A quote: The description of this plugin as “… a way to boost the low end while still keeping it under control” is exactly how this plugin works. But the description sells itself very short as to the it’s incredible usefulness with it’s simplistic elegance and it’s smooth yet tight character. I tried it initially simply as a matter of curiosity. Now I have this plugin on almost every channel be it for the Mix or the Master. So when you need an EQ to accent the kick fundamental keeping the levels under control with proper amount of fullness added – look no further.

Bark of Dog


SonEQ by Sonimus  — considered to be the best free PULTEQ emulation on themarket. PULTEQ EQs are program EQs based on Pultec EQP-1A concept —its ability to boost and cut adjacent frequencies simultaneously, thereby creating a resonant shelf. Still rather than emulating any specific piece of hardware, it’s inspired by elements of a few classic EQs, bringing them together, Frankenstein-style, in one interface.The models in question are the Pultec EQP-1A, Manley Massive Passive, API 550B and Neve 1073.
It sounds fantastic on drum loops…


And it seems that Mike Senior – hasn’t been charging for writing a feedback on SoneqPro after spending some time with free Soneq Free: but paid kinda 50 bucks and purchase it instead. Read more.

Tilt EQ

Tilt EQs  – even if some say that the concept has been introduced by mistake and nearly nobody remembers and uses it  –  I do recommend you to try it. It’s a very nice emulation created by SIDEBRAIN (I took M/S chains out to simplify the rack a bit). It reminds of a Shelf EQ to certain extent but with a twist, Tilt EQ attenuate when gently boosting simultaneously, it’s like 2 shelf EQ working in the opposite directions (very smooth slopes here 3–6 dB per Octave but in some cases it may be 1dB(!) only when it gently boosts.

It has a lot of common with Shelf EQs, but just try in on low-wide-range stereo pads, synths or leads and you will feel the difference (Softube charges 99 USD for their Tonelux TILT EQ that means it’s value is identical to the Cytomic’s GLUE)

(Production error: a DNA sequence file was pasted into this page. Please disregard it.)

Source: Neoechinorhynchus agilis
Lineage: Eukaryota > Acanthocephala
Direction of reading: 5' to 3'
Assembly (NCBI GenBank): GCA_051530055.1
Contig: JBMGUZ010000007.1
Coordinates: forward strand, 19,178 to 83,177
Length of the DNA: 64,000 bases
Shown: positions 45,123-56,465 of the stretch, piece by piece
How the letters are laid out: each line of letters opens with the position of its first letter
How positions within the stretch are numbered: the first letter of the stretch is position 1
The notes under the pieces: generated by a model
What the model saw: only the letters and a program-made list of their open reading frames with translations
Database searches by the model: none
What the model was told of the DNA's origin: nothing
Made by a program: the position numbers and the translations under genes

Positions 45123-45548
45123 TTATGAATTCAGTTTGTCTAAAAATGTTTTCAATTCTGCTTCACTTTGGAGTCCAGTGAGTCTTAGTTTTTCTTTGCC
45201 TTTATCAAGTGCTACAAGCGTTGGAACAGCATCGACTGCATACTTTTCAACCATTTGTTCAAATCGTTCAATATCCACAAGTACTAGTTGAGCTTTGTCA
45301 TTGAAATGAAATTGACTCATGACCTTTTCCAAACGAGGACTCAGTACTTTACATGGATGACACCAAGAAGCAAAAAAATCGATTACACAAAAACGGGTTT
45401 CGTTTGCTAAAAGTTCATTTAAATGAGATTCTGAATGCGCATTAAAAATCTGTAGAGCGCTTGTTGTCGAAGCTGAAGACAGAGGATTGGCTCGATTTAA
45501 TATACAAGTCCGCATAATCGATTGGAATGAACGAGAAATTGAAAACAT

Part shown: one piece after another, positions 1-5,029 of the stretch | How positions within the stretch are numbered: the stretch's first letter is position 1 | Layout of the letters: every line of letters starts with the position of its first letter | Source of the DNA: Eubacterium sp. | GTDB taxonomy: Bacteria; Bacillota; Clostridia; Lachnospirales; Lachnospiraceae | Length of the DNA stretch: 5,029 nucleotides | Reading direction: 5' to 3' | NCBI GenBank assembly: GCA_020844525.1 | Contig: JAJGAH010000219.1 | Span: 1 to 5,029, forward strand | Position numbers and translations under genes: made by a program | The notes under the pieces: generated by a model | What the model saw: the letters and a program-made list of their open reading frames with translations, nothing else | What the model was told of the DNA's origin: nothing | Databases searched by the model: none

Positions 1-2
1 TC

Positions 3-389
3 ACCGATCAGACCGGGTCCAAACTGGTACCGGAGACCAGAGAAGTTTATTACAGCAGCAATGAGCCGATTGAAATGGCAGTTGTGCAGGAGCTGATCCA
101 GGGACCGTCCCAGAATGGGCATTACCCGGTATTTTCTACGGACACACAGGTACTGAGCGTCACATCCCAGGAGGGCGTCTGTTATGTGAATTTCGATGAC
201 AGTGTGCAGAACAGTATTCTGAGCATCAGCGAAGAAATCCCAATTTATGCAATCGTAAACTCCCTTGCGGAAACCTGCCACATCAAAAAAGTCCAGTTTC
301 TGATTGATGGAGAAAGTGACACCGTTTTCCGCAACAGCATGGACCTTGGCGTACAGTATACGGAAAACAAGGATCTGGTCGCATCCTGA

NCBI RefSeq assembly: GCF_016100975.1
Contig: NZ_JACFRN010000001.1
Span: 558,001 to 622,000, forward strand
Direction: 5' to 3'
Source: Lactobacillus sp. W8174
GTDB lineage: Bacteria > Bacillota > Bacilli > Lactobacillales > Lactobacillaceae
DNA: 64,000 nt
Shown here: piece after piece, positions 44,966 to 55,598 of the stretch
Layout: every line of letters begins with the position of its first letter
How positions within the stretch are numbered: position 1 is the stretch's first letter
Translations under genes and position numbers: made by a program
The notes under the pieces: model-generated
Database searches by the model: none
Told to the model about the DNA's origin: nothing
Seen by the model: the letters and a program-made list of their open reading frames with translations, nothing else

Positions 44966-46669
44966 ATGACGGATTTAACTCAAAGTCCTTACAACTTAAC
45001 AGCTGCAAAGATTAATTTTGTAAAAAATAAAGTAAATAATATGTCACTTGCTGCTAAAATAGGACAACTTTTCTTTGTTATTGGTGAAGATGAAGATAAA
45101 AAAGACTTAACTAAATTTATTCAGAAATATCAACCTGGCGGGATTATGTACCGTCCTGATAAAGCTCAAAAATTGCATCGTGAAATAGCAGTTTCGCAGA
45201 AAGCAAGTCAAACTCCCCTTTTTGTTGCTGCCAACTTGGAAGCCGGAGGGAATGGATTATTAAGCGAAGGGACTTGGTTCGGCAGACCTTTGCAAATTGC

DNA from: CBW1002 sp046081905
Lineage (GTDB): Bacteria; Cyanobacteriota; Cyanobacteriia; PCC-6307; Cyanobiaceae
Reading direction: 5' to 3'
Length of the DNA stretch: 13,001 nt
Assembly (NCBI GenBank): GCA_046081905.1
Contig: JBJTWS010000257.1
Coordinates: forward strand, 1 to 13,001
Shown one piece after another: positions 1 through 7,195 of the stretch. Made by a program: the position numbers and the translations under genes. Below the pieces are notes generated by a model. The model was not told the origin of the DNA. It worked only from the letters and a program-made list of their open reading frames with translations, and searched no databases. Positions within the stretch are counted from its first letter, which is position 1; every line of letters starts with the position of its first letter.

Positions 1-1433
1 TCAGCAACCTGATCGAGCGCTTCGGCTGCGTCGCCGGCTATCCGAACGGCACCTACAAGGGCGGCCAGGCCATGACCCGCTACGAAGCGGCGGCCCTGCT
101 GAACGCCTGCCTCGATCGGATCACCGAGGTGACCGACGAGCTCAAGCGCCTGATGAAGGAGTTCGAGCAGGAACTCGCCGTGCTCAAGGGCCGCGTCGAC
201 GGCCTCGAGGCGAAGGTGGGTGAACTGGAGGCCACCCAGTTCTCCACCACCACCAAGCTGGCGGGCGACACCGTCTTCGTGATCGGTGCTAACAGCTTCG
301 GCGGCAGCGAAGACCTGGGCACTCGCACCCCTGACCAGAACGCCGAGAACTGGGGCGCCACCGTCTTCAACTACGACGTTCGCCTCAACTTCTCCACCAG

Baxandall EQs – originally designed by legendary Peter Baxandall, these are the world’s most popular EQ curves for a reason: they are able to improve the sound of anything you throw at them. At the heart of this stereo unit are gently sweeping treble and bass EQ shelves (the Baxandall Curves) that give you subtle yet profound control over wide sections of the spectrum. The opposite of a surgical tool, the basiQ is all about sweetening sounds with broad, musical adjustments.

Mastering (program) EQs

Voxengo Marvel GEQ (even if it’s graphic) + you may also try Voxengo Overtone GEQ (with harmonic enhancer on board).

IK Multimedia should still have their great-sounding Classic EQ (that fits basic mastering needs nicely) distributed for free as a part of T-RACKS pack, so check it out and if yes  –  I do recommend you to give it a listen as well.

Classic EQ

So these are EQ guidelines to follow, believe they will be of use.
Walk. And Ye Shall Reach.

Written by: Andrey Romanenko (Kiev, Ukraine)
2016 @ Copyright. All Rights Reserved